E-commerce presents the biggest opportunity for the air cargo industry to exploit and boost volumes, according to International Air Cargo Association (TIACA) secretary general Doug Brittin (pictured above).
Speaking to Air Cargo Week at the Air Cargo Americas conference and exhibition in Miami from 4-6 November, Brittin says continued growth of the e-commerce sector particularly with B2C trade such as through Amazon and eBay is “very healthy for the industry”.
He explains e-commerce is helping bridge the fall in staple airfreight goods, while there is also positive news in other markets too. “Some of the traditional movements may not be as robust as they were, but that business (e-commerce) is growing and booming.
“We also see solid growth in pharmaceuticals and cool chain too, so there is reason for good optimism,” Brittin says.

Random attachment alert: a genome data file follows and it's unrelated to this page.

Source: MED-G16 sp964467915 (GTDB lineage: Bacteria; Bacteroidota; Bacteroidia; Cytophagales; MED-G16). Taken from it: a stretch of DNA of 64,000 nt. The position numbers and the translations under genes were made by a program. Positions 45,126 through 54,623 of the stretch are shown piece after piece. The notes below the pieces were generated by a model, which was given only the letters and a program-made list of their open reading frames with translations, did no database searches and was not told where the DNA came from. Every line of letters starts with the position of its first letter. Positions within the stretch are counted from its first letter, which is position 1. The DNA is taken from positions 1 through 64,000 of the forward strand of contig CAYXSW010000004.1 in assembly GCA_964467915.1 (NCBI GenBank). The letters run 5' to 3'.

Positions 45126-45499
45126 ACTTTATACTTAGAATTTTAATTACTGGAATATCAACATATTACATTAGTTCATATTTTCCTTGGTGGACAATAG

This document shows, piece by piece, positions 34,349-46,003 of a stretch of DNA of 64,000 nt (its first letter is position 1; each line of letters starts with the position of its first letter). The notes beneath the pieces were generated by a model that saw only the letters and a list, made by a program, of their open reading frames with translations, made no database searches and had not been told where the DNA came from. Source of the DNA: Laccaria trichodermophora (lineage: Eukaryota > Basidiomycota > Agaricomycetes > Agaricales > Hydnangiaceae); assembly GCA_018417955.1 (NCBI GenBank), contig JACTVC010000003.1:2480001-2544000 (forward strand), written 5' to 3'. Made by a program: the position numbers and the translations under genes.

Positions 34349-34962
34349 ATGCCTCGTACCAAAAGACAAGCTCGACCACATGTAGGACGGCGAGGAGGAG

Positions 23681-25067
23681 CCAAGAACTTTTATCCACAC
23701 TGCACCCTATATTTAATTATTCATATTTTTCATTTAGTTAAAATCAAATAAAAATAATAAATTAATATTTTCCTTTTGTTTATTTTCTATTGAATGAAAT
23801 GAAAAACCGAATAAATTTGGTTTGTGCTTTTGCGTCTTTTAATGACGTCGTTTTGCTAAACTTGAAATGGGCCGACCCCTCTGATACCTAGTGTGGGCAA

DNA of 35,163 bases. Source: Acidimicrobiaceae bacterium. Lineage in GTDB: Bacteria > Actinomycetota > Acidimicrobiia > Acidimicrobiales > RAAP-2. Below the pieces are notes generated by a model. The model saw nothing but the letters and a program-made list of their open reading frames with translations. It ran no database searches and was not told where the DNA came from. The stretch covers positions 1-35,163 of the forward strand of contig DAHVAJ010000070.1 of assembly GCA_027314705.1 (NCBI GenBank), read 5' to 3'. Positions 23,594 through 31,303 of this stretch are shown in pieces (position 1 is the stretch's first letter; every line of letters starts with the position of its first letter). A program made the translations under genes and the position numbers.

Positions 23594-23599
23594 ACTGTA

The South American region is proving a challenge for TIACA members, Brittin notes, where the economic conditions in Brazil are having an impact on airfreight operators.
“The volumes are down there significantly just because of the inbalance and the valuation of the currency, and is a challenge for carriers because the products are not flowing,” Brittin says, but he adds other markets such as North America especially volumes from East to West are buoyant.
Brittin also welcomes the Trans-Pacific Partnership trade agreement: “Anytime there is a healthy trade agreement, as with trade agreements in the past, and anything that will help facilitate trade back and forth is always a benefit to our segment of the industry, as goods will move more freely.”
As for US Open Skies agreements, where American Airlines, Delta Air Lines and United Airlines want Qatar Airways, Emirates Airline and Etihad Airways flights reigned in, Brittin feels agreements must be to “everyone’s benefit”.
“It is important we have the ability for carriers to move freely, but there are challenges and different parts of the industry feels it in different ways. We are hoping it will work out to the benefit and health for the industry and not benefit some more than others,” Brittin explains.
See next week for an interview with TIACA chairman, Sanjiv Edward.